means-ends analysis


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means-ends analysis

[′mēnz ′enz ə‚nal·ə·səs]
(computer science)
A method of problem solving in which the difference between the form of the data in the present and desired situations is determined, and an operator is then found to transform from one into the other, or, if this is not possible, objects between the present and desired objects are created, and the same procedure is then repeated on each of the gaps between them.
References in periodicals archive ?
It involves means-ends analysis where the solution has been tested in contexts other than the one where it was originally developed.
The devil's test is furthermore a check on whether or not the means-ends analysis is independent of the ideological vision of the analyst: If both an angel and the devil could agree with the means-ends analysis, then the analysis itself provides a positive or "objective ground upon which to debate" (Boettke, 1998, p.
In presenting such topics as logical framework analysis, the use of indicators, process planning schemas, and means-ends analysis and moving from the more theoretical to the more practical, he emphasizes the need for a people-oriented paradigm that involves efforts to "strengthen the capability of stakeholders for logical reasoning.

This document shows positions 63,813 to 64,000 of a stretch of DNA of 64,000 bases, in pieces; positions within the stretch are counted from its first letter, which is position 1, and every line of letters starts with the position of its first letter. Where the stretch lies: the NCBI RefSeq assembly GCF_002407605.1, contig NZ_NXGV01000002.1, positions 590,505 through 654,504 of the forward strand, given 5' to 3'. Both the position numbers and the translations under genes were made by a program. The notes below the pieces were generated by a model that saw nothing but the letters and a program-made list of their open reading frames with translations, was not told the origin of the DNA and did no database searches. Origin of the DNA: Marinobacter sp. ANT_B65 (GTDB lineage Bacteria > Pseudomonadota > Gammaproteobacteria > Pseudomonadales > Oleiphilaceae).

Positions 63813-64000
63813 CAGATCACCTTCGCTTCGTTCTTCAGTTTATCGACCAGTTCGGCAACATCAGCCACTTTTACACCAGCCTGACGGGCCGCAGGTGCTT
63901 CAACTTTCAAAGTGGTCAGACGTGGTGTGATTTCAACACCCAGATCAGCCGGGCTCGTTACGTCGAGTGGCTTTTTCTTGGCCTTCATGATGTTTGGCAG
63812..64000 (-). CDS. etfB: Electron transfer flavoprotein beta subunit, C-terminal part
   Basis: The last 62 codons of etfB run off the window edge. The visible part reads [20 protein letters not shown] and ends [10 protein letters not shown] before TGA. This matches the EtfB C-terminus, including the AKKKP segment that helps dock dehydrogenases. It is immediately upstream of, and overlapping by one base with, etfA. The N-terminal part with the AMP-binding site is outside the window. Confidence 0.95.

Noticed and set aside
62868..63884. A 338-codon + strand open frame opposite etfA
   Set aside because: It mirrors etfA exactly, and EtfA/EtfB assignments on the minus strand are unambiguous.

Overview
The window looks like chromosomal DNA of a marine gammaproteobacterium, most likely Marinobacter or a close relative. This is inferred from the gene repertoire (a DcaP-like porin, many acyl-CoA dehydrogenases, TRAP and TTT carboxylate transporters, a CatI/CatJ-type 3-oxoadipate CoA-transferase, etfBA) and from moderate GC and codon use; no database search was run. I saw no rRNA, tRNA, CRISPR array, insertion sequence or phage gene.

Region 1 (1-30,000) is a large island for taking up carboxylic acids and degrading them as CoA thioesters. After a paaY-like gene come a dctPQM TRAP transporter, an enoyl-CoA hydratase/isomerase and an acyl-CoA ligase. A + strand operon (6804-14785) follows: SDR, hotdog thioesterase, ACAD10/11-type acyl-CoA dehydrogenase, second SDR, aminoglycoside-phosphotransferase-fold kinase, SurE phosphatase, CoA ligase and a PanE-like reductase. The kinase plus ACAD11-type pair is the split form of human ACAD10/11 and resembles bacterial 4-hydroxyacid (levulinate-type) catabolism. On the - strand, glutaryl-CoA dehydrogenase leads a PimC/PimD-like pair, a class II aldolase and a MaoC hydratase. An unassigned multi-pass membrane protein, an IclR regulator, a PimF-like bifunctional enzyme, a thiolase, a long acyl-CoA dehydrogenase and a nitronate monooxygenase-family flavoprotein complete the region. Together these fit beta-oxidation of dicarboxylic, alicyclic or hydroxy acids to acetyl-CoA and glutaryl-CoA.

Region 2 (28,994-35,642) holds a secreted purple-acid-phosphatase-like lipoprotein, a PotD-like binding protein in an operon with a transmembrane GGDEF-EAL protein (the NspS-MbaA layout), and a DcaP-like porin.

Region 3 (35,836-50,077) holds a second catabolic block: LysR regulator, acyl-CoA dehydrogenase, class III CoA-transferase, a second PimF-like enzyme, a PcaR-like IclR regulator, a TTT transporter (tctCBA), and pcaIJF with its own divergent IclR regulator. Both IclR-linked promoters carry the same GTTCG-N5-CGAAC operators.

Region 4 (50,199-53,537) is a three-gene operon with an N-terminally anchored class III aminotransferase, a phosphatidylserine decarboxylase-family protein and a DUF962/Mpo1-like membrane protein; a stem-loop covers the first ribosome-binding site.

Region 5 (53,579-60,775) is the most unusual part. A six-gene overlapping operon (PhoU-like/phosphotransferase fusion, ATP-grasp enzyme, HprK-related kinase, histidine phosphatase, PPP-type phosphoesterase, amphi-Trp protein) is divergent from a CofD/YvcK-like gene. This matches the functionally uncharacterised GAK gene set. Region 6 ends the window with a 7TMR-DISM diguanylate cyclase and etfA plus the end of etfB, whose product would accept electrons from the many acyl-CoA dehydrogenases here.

135) Most significantly, they also include the "substantial relationship" means-ends analysis of Agins, which Justice Scalia has insisted is stricter than the "rational basis review" generally afforded substantive due process claims.
The scope of legitimate ends for the purpose of substantive due process has been held identical to the "public use" requirement of traditional takings analysis, (139) and the Supreme Court has not indicated that the ends in an Agins means-ends analysis are any different from the ends in more traditional takings jurisprudence.
Second, the means-ends analysis has no historical place in takings jurisprudence and is out of character with precedent.
In general, this type of means-ends analysis has no logical place in regulatory takings doctrine.
Part VII explains why, as a practical matter, it is important whether traditional due process means-ends analysis is imported into the takings doctrine.
While the Court in these cases described means-ends analysis as an appropriate takings test, a careful reading of the decisions shows that the Court was actually referring to a due process test.
Means-ends analysis accepts incremental advancement toward a goal.
The benefits conferred by means-ends analysis may be as much emotional as intellectual.
Classifications involving gender (among others) receive what is called means-ends analysis in which the means chosen must be shown to be narrowly crafted to achieve an important official purpose.